When Henrietta Garnett was 17 she married Lytton Burgo Partridge, the son of Frances Partridge, who was the sister of David Garnett's first wife. Burgo Partridge died from a heart attack less than a year later, three weeks after the birth of their daughter, Sophie.[8] Amaryllis Garnett drowned in the Thames in 1973; she was 29. Nerissa Garnett died from a brain tumor in 2004.[15]

References[edit]

  1. ^ a b c d "Angelica Garnett: 25th December 1918 – 4th May 2012", The Charleston Trust, 4 May 2012. Retrieved 2012-10-24.
  2. ^ Lee, Hermione. Virginia Woolf, London: Chatto & Windus (1996); 2nd ed. London: Vintage (1997), p.541.
  3. ^ a b c d e f g h i Spalding, Frances. "Angelica Garnett obituary", The Guardian, 7 May 2012. Retrieved 2012-10-24.
  4. ^ Lee, Hermione. Virginia Woolf, London: Chatto & Windus (1996); 2nd ed. London: Vintage (1997), p.346, p.540.
  5. ^ a b Malcolm, Janet. "Sisters, Lovers, Tarts and Friends", New York Times, 3 March 1996. Retrieved 2012-10-24.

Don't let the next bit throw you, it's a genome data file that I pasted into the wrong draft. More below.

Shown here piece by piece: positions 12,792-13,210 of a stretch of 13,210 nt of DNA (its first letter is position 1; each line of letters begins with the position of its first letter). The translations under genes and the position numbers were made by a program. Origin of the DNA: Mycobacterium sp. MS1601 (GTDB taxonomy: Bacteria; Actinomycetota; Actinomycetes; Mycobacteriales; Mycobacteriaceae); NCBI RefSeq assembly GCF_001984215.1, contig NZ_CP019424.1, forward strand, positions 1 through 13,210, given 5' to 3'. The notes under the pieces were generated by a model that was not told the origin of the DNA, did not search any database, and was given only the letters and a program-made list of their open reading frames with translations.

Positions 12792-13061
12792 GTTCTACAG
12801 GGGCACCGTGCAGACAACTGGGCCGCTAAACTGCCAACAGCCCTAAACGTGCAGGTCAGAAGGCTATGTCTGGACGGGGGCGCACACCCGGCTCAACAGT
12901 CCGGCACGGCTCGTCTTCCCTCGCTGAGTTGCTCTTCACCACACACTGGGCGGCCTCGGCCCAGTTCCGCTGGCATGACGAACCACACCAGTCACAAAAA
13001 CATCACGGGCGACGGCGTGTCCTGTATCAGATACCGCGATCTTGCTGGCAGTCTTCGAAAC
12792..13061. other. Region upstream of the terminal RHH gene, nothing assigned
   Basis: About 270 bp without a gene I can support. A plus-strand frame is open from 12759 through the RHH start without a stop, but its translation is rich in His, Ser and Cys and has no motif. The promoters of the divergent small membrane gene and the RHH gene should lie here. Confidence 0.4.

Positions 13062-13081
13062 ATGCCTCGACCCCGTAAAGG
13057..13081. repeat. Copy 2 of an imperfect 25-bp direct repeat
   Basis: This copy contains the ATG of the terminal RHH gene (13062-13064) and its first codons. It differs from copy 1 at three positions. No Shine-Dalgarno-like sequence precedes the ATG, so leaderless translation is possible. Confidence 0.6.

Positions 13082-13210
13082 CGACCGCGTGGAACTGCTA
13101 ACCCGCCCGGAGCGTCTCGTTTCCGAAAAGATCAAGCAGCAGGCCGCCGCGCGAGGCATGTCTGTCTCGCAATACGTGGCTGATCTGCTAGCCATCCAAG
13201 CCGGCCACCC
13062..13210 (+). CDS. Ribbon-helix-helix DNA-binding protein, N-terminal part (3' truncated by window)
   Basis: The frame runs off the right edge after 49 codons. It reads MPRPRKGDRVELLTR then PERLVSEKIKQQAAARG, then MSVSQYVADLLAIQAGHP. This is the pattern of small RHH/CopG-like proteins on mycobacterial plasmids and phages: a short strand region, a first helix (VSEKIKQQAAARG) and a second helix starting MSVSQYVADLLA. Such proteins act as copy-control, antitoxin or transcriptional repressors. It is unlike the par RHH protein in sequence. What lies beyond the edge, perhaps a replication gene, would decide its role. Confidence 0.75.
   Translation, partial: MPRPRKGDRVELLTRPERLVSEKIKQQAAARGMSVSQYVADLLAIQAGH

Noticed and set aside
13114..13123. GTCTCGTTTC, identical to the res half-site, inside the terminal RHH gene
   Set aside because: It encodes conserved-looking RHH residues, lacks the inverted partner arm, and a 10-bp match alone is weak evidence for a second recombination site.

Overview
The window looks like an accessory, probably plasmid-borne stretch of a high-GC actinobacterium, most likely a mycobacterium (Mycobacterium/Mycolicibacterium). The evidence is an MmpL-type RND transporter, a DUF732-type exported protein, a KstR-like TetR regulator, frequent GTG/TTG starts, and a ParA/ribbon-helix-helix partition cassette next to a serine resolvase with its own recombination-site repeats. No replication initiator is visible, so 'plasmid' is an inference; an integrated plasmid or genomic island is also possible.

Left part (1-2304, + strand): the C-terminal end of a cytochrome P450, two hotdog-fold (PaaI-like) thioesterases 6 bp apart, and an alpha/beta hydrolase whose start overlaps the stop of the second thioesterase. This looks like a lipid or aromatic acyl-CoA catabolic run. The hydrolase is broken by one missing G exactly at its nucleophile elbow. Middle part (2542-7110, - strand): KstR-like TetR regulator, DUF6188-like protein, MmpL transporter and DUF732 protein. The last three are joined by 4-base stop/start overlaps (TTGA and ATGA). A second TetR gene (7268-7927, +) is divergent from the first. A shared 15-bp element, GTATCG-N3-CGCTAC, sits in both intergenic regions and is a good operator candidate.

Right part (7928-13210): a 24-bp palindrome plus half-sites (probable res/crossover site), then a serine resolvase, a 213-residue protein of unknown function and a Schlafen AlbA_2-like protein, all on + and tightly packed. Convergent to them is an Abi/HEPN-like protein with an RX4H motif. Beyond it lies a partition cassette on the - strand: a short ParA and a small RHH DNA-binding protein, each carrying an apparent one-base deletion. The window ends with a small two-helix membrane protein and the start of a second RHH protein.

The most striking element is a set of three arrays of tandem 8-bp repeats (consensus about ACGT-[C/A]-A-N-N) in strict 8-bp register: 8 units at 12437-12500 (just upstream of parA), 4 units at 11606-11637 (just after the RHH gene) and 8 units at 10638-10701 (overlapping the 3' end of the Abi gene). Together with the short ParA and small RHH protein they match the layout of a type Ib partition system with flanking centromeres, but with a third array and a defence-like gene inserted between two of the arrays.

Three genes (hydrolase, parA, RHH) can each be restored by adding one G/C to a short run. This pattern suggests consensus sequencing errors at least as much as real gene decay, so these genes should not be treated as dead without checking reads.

6. ^ a b c d Fox, Margalit. "Angelica Garnett, Writer of Frank Memoir of Bloomsbury Childhood, Dies at 93", The New York Times, 12 May 2012. Retrieved 2012-10-24.
  7. ^ a b c "The Papers of Angelica Garnett (née Bell)", King's College, Cambridge. Retrieved 2012-10-24.
  8. ^ a b c d e Levy, Paul. "Angelica Garnett: Painter and writer who grew up in the dysfunctional Bloomsbury set", The Independent, 14 May 2012. Retrieved 2012-10-24.
  9. ^ a b c d e "Obituary: Angelica Garnett", The Daily Telegraph, 7 May 2012. Retrieved 2012-10-24.
  10. ^ "Angelica Garnett", The Economist, 2 June 2012. Retrieved 2012-10-24.
  11. ^ Lee, Hermione. Virginia Woolf, London: Chatto & Windus (1996); 2nd ed. London: Vintage (1997), p.644.